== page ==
Caroline County Economic Development

Caroline County Launches New Manufacturing Curriculum

The Caroline County Board of Education and Caroline County Commissioners have announced the launch of a new manufacturing curriculum for high school students. The Advanced Manufacturing Professionals (AMP) curriculum was developed to prepare Caroline County students for careers with local and regional manufacturers. The Maryland State Department of Education has approved the new curriculum, which will begin enrolling students for the 2017 – 2018 school year.

The AMP curriculum was developed in response to Caroline County Economic Development’s five-year strategic plan, which identified workforce development for the manufacturing sector as a top priority. The Board of Education, economic development, and local manufacturers began working together to develop AMP nearly three years ago.

“We are very excited about the opportunities AMP will provide our students,” said Dr. Patricia Saelens, Interim Superintendent of Caroline County Public Schools. “The new curriculum is very robust. It will prepare students for modern manufacturing, which requires creativity, problem solving, and teamwork.”

The manufacturing sector employs more than 1,200 people in Caroline County, representing 12.2% of all jobs in the County, according to the Maryland Department of Labor, Licensing & Regulation. There are more than 6,500 people employed in manufacturing in the broader Mid-Shore region. The Board of Education received fifteen letters of support for the AMP curriculum from manufacturers located in all five Mid-Shore counties. These companies expressed concern that it has become increasingly difficult to find skilled technical workers. They expect this trend to continue as their most experienced workers are aging and retiring out of the workforce.

The local shortage of skilled manufacturing labor reflects broader national trends. According to the National Association of Manufacturers, the industry expects to add a total of 3.5 million manufacturing jobs over the next ten years. In a recent survey, 80% of manufacturers reported that they are already facing a moderate or serious shortage of qualified applicants for skilled or highly-skilled positions. This is despite the fact that the average manufacturing worker’s wages are $26.00 per hour, excluding benefits. This is higher than the average wages for workers in other sectors.

“The AMP program will begin developing the next generation of manufacturing talent, which is absolutely vital to Caroline County,” said Dan Franklin, president of the Caroline County Commissioners. “We’ve seen significant growth with new manufacturers moving to the County, and our existing companies growing and expanding. We are very fortunate to have a Board of Education that is so eager to work with our businesses. There’s a true partnership between the schools and our economic development office.”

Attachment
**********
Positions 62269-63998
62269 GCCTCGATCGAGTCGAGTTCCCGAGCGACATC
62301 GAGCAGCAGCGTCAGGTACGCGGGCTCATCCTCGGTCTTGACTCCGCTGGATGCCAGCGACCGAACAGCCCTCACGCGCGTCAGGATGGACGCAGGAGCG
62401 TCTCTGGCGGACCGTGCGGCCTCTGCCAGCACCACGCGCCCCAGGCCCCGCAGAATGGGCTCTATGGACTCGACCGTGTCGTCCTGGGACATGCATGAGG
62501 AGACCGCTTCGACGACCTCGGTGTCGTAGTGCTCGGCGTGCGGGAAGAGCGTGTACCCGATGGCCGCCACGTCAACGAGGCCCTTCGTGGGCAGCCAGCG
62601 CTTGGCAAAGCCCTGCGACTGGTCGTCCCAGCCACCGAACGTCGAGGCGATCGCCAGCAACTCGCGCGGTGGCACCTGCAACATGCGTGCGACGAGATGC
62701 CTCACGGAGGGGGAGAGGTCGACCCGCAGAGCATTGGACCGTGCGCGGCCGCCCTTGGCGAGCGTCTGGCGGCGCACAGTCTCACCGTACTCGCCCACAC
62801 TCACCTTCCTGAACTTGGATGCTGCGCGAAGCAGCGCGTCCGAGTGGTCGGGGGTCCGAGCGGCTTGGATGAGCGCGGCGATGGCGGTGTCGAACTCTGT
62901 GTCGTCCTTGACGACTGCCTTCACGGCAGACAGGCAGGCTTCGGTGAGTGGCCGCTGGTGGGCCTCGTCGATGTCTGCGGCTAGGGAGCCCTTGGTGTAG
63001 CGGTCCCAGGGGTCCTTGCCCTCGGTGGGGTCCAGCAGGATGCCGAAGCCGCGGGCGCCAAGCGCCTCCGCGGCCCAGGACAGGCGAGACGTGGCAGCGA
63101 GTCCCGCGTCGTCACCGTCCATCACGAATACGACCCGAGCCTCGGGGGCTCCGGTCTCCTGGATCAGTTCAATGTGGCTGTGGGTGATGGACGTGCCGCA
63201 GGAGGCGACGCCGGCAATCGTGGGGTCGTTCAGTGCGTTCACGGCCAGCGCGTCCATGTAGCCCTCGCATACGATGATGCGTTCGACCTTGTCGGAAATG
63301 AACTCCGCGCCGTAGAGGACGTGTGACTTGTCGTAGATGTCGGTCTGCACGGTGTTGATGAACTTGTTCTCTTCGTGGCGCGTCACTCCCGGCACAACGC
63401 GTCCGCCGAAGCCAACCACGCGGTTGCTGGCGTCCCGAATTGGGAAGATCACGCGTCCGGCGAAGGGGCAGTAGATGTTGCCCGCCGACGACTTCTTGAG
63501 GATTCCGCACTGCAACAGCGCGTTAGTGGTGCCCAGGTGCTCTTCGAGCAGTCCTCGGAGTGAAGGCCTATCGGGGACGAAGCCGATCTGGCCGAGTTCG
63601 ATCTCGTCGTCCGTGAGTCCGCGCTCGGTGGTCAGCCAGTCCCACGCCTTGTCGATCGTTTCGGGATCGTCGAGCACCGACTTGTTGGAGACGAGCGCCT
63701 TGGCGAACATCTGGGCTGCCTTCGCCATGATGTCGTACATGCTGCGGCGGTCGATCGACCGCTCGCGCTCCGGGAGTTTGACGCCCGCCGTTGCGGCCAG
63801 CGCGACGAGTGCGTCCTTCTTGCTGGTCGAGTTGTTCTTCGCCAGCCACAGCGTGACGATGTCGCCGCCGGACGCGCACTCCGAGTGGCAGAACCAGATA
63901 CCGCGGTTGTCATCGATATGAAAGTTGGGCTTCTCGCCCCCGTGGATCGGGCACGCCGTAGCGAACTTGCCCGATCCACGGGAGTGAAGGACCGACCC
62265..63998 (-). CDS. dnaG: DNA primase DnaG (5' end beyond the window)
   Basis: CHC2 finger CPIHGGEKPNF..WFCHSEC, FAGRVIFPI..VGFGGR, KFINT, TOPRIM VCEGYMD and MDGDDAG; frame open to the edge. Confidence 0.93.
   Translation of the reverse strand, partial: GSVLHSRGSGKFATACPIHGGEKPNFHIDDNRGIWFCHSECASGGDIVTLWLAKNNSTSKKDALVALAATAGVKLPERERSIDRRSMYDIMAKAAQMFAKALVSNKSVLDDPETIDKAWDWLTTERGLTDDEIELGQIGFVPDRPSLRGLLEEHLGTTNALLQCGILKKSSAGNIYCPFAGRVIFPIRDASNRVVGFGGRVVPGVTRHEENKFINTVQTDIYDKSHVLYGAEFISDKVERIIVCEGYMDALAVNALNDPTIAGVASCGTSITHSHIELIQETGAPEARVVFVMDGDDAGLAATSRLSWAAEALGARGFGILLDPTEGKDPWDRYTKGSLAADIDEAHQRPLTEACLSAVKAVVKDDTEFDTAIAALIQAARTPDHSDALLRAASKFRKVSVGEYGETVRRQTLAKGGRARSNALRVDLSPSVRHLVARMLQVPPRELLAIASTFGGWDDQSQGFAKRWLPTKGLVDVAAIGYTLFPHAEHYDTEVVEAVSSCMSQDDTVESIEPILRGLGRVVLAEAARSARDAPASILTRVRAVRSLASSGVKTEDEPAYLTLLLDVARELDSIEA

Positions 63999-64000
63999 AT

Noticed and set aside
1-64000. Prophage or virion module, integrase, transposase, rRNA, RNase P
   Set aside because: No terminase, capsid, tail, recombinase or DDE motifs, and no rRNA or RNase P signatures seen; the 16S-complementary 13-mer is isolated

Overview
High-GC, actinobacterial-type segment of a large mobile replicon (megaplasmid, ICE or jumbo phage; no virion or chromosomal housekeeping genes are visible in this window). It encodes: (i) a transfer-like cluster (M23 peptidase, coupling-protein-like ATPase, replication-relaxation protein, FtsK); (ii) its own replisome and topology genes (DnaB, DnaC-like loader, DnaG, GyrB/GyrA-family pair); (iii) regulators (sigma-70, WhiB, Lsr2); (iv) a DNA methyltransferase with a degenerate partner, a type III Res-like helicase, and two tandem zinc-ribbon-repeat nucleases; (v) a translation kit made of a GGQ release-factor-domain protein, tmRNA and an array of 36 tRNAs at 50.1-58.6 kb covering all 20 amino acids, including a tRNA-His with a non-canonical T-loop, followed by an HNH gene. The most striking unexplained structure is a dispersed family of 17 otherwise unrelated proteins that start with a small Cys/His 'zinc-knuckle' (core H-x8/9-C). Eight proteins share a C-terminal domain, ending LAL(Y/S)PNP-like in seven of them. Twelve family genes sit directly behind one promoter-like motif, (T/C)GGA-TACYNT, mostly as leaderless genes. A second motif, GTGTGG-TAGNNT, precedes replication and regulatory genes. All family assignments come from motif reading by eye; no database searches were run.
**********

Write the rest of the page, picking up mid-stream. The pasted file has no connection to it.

The AMP curriculum will give students the opportunity to work on equipment like 3D printers, CNC machines, and state-of-the-art welding kits. Students will work on real-world projects provided by local manufacturers. Local manufacturers have also volunteered to help co-teach lessons, provide feedback to students on completed projects, and provide internship opportunities.

Josh Zimmerman, Business Liaison for Caroline County Public Schools, said the manufacturing community has helped make AMP a reality. “We have incredible business leaders who have already invested a tremendous amount of their time to support this curriculum. Tanglewood Conservatories has been part of this effort from the beginning, and has gone above and beyond what we could have ever asked. Other manufacturers like Dart Container and Crystal Steel have also been very generous with their support.”

Students enrolled in the AMP curriculum will begin taking classes in their sophomore year and will move through the program as a cohort. They will begin by learning the principles of safety, quality, measurements, and lean manufacturing. They will apply those concepts as they move through the curriculum, working on projects related to product design and development, process automation, and production management.

Gene Smith, Principal of the Caroline Career & Technology Center where AMP will be taught, says the curriculum will have a heavy emphasis on soft skills. “Businesses have told us that they’re looking for people who are good at problem solving and working in teams. We’ll be providing students with projects that challenge them. They’ll have to work together to figure out solutions, just like in a real manufacturing environment,” said Smith.

Students who complete the AMP curriculum will be prepared to go to work immediately, or to pursue further education. The Board of Education has secured articulation agreements with Chesapeake College and Delaware Technical Community College.

Smith said students and parents interested in AMP should contact their guidance counselors. Businesses interested in getting involved with AMP may contact Josh Zimmerman, Business Liaison for Caroline County Public Schools at 410-479-1460; or Rachel Barry, Economic Development Coordinator at 410-479-4188.

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